The trajectories of two point masses or spherically symmetric masses with respect to their center of mass are conic sections or Kepler orbits.
Consider that the bodies have finite size with respect to their separation and not necessarily uniform, or even spherically symmetric mass distributions.
In that case what are the constraints on their mass distributions and orientations such that their orbits are still Keplerian? Or does any deviation from spherical symmetry of one or both body immediately result in a non-Keplerian orbit?
This answer to the Astronomy SE question Which point in an orbiting body most closely follows its Keplerian trajectory? explains:
If one or both of the bodies have non-spherically symmetric density distribution, the orbits will no longer be keplerian.
but without citing sources nor using math. I can certainly imagine "... are no longer necessarily Keplerian" but is this always true in absolute?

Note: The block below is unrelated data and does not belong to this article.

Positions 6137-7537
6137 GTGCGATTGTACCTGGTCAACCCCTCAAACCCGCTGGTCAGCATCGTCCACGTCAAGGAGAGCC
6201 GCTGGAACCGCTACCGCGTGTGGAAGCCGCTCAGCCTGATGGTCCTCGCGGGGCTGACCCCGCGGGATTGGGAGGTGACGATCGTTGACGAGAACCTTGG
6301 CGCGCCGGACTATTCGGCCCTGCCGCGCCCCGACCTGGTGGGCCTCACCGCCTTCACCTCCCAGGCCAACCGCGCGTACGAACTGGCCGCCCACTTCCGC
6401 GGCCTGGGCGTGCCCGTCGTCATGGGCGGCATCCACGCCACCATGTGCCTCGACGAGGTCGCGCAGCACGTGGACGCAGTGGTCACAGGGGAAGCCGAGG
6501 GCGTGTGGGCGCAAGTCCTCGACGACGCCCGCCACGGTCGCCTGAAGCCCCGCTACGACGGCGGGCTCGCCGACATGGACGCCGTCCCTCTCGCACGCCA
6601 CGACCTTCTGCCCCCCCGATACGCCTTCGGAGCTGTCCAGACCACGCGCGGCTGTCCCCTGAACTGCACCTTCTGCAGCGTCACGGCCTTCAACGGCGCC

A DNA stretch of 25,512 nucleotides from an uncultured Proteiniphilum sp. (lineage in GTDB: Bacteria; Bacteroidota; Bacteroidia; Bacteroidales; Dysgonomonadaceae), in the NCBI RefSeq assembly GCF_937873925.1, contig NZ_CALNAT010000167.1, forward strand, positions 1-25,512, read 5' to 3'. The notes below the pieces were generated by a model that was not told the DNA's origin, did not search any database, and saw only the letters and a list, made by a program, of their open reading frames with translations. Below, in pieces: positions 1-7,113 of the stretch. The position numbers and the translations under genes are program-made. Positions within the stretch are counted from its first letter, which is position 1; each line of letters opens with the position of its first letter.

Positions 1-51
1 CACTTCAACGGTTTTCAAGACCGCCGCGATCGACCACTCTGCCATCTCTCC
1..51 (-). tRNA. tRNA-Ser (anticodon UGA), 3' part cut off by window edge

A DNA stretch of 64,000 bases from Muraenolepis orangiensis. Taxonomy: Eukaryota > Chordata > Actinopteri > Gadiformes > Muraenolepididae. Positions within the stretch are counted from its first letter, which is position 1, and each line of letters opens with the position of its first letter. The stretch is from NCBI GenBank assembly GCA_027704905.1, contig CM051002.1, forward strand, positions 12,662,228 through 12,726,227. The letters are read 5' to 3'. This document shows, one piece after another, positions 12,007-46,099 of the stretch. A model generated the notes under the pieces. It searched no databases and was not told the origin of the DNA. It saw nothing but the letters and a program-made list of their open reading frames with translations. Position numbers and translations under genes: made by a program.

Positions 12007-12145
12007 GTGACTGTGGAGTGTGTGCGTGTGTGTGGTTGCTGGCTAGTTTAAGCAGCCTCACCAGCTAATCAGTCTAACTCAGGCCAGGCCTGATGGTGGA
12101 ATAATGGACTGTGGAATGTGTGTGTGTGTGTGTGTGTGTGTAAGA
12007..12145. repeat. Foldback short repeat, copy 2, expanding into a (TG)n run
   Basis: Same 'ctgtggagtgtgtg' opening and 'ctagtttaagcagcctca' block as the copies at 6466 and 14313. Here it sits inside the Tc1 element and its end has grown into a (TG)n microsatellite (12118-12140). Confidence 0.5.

Just for example couldn't two tidally locked ellipsoids have circular orbits about their center of mass?
If so, perhaps that's the only exception, but perhaps not. If they orbited in non-circular orbits would their apparent libration also mean that their centers of mass no longer followed strict Keplerian orbits? Would they differ from ellipses, or still be elliptical but no longer exactly follow equal area per unit time trajectories? Would there be another point within the bodies besides their centers of mass that still did follow a Keplerian orbit?
Question: Which mass distributions guarantee that two bodies will always have non-Keplerian orbits? Which non-spherical distributions still allow for noncircular Keplerian orbits?